Friday, August 3, 2012

Excuse Me, Oakland Museum, where am I? --- Day 209

Walk: Bus/Bart/Oakland Museum/Lake Merritt/Bart/Bus
Distance: 2 miles

The Oakland Museum of California has re-organized itself since my last visit many years ago.  It is a museum dedicated to bringing together "collections of art, history and natural science under one roof to tell the extraordinary stories of California and its people."  In its art section it used to 'tell the story' by showing art chronologically from early maps followed by the navigators who found their ways to California shores, to the Gold Rush era, to glorified romantic landscapes of scenic California locales like Yosemite, and on room by room to modernist and then contemporary art.  To me it was an interesting, informative, 'logical' progression.

The new way the museum presents its art is according to "Topics" - such as "Urban Scenes" - in spaces that to me resemble large, open office cubicles.  So, you might be wandering from cubicle to cubicle and find one that has an etching of early Sacramento, a photo-realistic print of Los Angeles, a Wayne Theibaud oil of the precipitous streets of San Francisco next to a small watercolor of an Indian village of tepees.  Whaaa?  Why am I looking at this?  Why are they next to each other?  The visitor is perpetually confused and asked to work continually to figure out what is going on.  On top of which there is virtually no signage.  On and on it goes from 'topical' (if you can even figure that out) cubicle to topical cubical.

It would be like having a Catholic Madonna and Child painting hanging next to a Picasso because the painting was in a Spanish church and Picasso was a Spanish artist - the 'topic' being Spain.  What can you possibly learn from that?  And how jarring to have to spend your time trying to figure out what in the world the museum has in mind.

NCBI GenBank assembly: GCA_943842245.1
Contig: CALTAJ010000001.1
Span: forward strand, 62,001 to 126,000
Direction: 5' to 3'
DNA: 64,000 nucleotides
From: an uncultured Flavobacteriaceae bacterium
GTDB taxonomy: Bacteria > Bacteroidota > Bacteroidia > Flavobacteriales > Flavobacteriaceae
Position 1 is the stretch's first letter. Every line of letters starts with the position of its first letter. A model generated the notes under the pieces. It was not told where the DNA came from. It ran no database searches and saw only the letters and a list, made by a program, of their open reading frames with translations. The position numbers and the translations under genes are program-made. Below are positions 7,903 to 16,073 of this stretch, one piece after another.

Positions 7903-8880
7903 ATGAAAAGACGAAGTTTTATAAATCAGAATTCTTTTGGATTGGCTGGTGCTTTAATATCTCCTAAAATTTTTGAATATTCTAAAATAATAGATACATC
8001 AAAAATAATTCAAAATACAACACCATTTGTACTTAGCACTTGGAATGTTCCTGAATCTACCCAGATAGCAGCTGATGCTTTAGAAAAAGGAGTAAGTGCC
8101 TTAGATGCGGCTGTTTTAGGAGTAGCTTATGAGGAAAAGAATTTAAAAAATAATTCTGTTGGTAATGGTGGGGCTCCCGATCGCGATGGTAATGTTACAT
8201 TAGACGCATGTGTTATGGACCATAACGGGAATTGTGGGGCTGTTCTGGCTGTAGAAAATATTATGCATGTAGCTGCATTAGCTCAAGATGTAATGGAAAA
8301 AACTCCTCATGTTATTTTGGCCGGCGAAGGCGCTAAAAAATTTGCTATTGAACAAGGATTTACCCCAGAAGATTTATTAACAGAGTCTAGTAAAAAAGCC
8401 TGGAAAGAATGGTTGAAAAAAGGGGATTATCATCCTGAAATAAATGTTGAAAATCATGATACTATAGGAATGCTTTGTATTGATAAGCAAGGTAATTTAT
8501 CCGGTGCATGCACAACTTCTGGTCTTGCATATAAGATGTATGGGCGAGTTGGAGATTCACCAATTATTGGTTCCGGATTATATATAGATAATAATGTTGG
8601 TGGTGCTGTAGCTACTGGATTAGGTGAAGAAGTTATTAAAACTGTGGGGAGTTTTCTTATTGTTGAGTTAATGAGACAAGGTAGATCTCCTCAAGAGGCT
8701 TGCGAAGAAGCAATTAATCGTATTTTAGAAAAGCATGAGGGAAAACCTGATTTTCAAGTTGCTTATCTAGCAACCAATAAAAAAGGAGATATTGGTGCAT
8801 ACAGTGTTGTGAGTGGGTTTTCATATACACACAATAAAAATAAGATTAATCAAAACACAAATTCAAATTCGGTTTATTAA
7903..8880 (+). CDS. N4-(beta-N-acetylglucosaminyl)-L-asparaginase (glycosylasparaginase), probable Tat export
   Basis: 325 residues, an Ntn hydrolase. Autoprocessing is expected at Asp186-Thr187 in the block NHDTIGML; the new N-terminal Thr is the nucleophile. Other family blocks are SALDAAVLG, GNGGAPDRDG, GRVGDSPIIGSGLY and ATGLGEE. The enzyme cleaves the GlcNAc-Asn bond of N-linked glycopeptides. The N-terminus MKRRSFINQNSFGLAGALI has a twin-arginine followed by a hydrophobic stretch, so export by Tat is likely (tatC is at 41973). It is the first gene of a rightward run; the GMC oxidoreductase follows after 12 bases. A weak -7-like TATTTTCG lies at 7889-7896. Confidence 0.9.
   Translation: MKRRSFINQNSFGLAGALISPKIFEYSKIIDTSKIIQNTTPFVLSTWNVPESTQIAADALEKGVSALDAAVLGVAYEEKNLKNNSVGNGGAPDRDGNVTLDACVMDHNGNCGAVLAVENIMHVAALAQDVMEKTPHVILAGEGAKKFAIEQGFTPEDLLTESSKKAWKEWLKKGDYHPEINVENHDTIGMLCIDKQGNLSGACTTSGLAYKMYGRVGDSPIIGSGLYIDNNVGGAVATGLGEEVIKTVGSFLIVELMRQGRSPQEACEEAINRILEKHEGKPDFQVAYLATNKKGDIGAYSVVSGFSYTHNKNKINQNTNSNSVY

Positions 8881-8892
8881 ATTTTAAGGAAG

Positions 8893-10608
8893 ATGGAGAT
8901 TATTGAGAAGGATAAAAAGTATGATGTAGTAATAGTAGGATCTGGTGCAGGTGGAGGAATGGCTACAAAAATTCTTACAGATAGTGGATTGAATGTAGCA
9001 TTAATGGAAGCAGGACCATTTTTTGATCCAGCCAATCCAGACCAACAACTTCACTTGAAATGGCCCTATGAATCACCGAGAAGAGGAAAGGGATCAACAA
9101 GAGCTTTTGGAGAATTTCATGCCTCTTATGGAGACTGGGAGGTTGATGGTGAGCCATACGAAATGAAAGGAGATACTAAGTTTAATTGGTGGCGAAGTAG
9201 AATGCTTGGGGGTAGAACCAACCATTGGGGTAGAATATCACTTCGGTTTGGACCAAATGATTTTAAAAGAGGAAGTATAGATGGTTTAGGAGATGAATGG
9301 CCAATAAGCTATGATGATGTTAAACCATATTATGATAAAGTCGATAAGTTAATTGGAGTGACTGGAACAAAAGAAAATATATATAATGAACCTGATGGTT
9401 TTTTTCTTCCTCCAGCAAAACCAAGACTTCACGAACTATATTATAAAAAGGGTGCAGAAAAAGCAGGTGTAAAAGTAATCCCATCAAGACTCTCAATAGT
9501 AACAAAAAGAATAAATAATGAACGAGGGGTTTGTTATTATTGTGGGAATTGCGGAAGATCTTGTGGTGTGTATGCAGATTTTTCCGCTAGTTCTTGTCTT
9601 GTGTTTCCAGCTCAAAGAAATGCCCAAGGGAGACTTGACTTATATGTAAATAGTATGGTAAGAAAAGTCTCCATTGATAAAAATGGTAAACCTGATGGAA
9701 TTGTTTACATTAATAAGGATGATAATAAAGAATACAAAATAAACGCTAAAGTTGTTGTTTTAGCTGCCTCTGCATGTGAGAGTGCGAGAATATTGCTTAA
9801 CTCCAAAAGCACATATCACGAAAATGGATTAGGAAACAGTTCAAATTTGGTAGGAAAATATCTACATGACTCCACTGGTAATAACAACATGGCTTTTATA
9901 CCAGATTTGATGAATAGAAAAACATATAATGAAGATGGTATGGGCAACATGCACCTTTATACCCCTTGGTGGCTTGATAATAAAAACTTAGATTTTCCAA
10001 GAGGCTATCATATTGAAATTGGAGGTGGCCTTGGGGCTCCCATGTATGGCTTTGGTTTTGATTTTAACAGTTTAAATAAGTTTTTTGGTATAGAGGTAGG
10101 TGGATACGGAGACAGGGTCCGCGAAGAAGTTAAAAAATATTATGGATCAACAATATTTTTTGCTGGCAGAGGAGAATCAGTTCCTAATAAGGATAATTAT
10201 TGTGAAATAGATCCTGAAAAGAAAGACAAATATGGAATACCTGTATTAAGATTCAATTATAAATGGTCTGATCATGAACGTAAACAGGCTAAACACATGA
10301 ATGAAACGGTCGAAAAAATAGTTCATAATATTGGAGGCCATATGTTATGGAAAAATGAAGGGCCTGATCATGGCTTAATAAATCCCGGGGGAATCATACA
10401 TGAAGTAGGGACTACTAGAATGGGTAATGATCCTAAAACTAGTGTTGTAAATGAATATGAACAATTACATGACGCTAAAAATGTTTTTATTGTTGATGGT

The museum is Waaay too much in the way here.  Many people are accustomed to learning chronologically, but really no one is accustomed to/able to learn according to a museum's private conceit/storyline.  It is confounding, annoying and, most sadly, a missed opportunity to learn and to appreciate art works and artists and the cultures from which they sprang.

That said, there are some very nice art works here:

Albert Bierstadt, Yosemite Valley, 1868, Oil on canvas. Gift of Miss Marguerite Laird in memory of Mr. and Mrs. P.W. Laird.
Albert Bierstadt, Yosemite Valley, 1869, Oil on Canvas

Dorothea Lange, Migrant Mother, Nipomo, California  (Depression Era), Silver Gelatin Photo

Richard Diebenkorn, Figure on a Porch, 1959, Oil on canvas. Gift of the Anonymous Donor Program of the American Federation of Arts.
Richard Diebenkorn, Figure on a Porch, 1959, Oil on Canvas

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